It has not been too long ago since the Thundercats reboot was announced to quite a bit of fan backlash. Honestly, I can't say that I disagree with the backlash either. Thundercats was a beloved show for children of the 80's, and the 2011 reboot took the core concepts, themes and characters and introduced them to a new generation. This newest reboot, based on the brief teaser shown, seems to abandon everything but the name. The cartoonish art style, dubbed "Calarts" by opposers, has left fans furious, and this is not the first time this has happened. I think it is a prime example of the laziness of modern western animators.
I do not like to criticize peoples' creations, and I understand the hard work that goes into making a show of any kind. However, I think there has been a noticeable shift in the art style of wester animators over the last decade. The roots of it can be seen with shows like "Adventure Time," "Regular Show" and even as far back as shows like "Chowder" and "The Marvelous Misadventures of Flapjack." I am not saying that these shows are bad; quite the contrary. I love all of these shows, and so did a lot of people. "Adventure Time" and "Regular Show" are both award winning shows. I think that is where the problem lies—they were too successful.
When a group of shows become successful like those did, it tells producers that that is what makes money, and that is, essentially, what drives the creation and future of western shows. Money. Notice I keep referring to "western" animation. That is because the western animators seem to be the only ones that are affected by the money, and sub sequentially, this "Calarts" style of animation. In Japan, for instance, money is much less of an issue for the success of an animated show. In Japan there is a philosophy of, in laymen's terms, "someone will like it." Japan is more driven by the mere creation of art, and thus, their creators have much more freedom for their creations. This comes across in their animation extremely obviously. It is easy to see how a show like "Dragon Ball Z" has improved its animation with new technology since the 80's and 90's without losing what makes it "DBZ."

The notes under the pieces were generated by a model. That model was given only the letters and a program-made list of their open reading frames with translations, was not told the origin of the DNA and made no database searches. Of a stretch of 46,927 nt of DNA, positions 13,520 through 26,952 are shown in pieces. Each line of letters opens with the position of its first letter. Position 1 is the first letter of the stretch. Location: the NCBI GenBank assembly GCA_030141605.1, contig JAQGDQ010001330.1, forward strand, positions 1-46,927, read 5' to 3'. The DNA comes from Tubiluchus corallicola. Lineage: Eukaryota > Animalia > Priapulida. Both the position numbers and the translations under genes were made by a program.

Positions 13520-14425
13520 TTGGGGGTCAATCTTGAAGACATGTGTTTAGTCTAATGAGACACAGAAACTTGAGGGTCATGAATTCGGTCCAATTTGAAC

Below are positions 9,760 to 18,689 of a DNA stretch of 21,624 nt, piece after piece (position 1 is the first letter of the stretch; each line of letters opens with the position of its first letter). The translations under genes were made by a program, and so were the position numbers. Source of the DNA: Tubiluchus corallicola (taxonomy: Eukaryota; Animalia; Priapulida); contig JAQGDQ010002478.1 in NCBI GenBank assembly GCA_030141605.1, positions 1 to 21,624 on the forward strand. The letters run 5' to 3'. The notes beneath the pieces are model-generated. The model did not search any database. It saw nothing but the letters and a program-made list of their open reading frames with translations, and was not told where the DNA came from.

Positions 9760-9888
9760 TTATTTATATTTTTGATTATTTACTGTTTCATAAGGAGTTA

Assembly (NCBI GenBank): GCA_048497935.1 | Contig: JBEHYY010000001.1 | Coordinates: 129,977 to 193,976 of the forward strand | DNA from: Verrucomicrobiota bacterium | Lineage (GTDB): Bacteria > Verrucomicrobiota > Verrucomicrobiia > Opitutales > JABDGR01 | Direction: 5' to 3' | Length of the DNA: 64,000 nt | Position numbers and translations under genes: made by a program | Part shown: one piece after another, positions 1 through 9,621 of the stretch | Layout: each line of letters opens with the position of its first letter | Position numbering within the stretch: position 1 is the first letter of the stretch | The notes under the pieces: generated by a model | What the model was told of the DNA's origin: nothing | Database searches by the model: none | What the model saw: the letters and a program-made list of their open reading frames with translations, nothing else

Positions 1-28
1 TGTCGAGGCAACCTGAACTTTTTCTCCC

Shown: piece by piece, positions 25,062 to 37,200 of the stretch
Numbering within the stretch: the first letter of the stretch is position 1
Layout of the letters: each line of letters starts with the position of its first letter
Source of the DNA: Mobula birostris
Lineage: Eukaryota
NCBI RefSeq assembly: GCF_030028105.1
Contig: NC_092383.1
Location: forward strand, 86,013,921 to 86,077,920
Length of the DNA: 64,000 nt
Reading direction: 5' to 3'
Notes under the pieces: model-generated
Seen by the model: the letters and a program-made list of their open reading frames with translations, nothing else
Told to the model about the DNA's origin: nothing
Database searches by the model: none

Japan has an answer for the "Calarts" fans too, except there it has adopted the name "Chibi." This form of animation is also wildly popular in Japan and all over the world. It even has merged with a lot of shows with a different animation style like "Dragon Ball Z." Why don't people hate this as much as they do in the States? It is because the creators have a more direct control over their properties, and, if there is a "Chibi" version is done of their characters, it is either by fans or with the supervision of the creator. This keeps the show true to its roots and the fans happy.
Unfortunately, in the U.S, money is much more of a driving factor in shows. Any show that is created, regardless of the source material, creator or plot, has to have a profit. This means that sometimes creators are forced to make a show something that they did not originally envision. If this "Calarts" style of animation is making money, then producers are going to slap it on any idea they can in an effort to make a bigger profit. If that style is what gets views, then that is what we will continue to see.
We are the only ones who have the power to change this. If these new shows are something that you detest, then don't watch them. That is the best way to send a message that this is not what we as fans want. This is also a digital age, and fans are closer to their creative heroes than ever before. Be sure to let them know what you want to see, and most will listen. On top of that, there are so many ways to acquire funding for these projects. With platforms like Kickstarter and Patreon, it is easier than ever to help create the shows you want to see. Lastly, keep in mind that, just because this show is not the one form your childhood, it does not tarnish the original in any way. The original is still there for you to love.